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Social reformer and activist W.E.B. Du Bois expresses his passionate concern for the future of his race in this 1903 collection of essays depicting the psychological effects of segregation on American society. This classic exploration of the moral and intellectual issues surrounding the perception of blacks within American society remains an important document of our social and political history.
Du Bois' 1903 collection of essays is a thoughtful, articulate exploration of the moral and intellectual issues surrounding the perception of blacks within American society.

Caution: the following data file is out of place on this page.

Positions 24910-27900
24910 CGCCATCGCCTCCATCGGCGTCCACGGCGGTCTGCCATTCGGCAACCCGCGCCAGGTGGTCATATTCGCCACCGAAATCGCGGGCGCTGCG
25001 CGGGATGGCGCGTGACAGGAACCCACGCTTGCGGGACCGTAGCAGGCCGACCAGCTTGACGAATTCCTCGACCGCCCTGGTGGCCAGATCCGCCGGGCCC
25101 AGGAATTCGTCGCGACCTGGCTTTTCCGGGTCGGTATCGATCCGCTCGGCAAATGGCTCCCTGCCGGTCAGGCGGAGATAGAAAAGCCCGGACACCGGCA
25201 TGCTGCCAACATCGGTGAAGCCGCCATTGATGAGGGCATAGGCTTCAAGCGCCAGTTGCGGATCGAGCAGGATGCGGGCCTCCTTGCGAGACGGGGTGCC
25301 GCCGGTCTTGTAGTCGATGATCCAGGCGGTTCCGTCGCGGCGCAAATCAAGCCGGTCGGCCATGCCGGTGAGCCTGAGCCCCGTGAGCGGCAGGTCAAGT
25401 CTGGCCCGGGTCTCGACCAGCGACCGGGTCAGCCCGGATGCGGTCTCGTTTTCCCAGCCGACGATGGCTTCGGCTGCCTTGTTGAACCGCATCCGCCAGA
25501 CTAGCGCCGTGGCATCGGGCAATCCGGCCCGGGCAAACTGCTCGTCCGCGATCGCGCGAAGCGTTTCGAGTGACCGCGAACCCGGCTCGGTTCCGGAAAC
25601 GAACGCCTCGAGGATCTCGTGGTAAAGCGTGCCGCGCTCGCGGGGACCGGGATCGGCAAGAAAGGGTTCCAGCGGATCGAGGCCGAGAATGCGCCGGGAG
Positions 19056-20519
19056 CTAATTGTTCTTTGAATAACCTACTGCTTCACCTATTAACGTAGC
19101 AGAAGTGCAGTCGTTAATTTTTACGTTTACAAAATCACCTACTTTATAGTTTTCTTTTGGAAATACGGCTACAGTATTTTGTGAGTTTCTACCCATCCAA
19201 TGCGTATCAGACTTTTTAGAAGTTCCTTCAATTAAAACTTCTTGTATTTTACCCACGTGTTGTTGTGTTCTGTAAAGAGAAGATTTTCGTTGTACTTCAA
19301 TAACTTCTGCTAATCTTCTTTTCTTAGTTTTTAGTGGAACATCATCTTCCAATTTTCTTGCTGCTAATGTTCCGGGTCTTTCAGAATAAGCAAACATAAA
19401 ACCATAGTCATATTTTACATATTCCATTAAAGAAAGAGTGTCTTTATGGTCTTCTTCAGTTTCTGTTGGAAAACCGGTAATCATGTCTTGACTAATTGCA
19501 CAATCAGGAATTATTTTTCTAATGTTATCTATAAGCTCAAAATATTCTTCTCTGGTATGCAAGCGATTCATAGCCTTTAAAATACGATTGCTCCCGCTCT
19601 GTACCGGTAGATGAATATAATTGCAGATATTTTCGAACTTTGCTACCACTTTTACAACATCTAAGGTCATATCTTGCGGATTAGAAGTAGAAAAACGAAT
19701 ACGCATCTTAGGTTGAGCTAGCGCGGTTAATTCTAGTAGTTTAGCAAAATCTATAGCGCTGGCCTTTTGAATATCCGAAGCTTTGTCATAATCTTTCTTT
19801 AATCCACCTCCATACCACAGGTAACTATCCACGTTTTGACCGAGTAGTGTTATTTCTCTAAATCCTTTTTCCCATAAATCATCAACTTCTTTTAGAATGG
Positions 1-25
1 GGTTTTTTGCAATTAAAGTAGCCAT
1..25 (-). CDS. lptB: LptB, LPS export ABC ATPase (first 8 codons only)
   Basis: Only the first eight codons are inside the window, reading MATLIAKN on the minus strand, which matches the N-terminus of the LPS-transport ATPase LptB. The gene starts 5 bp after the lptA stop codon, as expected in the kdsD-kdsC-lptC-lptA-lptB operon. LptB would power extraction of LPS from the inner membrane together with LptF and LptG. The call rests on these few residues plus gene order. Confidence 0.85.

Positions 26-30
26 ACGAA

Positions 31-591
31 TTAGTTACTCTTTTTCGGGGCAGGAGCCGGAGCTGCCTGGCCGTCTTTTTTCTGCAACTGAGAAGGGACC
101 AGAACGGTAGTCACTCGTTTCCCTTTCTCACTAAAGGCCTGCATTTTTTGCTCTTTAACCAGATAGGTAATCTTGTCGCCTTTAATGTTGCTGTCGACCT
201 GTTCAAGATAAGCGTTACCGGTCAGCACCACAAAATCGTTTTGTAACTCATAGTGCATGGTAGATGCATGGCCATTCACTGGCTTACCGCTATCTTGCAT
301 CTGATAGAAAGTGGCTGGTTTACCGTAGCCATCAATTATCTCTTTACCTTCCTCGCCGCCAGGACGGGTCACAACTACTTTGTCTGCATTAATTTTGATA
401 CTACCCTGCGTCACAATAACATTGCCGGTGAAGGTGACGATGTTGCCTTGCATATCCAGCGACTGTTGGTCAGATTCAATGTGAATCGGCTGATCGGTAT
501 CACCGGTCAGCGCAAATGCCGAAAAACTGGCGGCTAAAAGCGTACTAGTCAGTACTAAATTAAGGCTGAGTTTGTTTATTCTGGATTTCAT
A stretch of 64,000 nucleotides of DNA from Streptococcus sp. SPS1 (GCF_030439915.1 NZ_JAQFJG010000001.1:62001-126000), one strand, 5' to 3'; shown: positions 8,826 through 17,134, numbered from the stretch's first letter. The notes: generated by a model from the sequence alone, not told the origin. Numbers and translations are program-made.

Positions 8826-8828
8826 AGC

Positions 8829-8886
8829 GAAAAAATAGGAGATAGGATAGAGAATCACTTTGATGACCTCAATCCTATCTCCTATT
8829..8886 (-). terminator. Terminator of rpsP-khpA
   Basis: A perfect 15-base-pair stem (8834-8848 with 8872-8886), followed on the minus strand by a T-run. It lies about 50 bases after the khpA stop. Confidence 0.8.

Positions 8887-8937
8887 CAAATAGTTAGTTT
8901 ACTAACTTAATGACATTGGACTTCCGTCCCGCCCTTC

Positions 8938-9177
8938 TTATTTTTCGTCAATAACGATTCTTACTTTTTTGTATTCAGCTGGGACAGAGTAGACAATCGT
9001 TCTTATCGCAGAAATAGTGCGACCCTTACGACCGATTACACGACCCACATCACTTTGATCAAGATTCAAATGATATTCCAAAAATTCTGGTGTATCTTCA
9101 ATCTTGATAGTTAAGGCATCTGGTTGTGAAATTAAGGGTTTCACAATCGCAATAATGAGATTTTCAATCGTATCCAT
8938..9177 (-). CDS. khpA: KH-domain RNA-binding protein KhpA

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William Edward Burghardt Du Bois (1868-1963) in Great Barrington, Massachusetts. A brilliant student and natural leader, he experienced little prejudice during his early years; it was while attending Fisk, a Southern university for Negroes, that the young Du Bois first fully awoke to the realities of race in America. His response was to make the cause of the black people his own. After graduation from Fisk, he earned his Ph.D. from Harvard, studied in Berlin, and become one of the great pioneer sociologists. In 1903, The Souls of Black Folk appeared. This prophetic masterpiece was but the beginning of a long, often lonely crusade that saw Du Bois forced into an increasingly radical position in his search for a solution to the American racial dilemma. His final years were marked by disillusionment with his native land, renunciation of his citizenship, and final self-exile in Ghana, where he died at the age of ninety-five.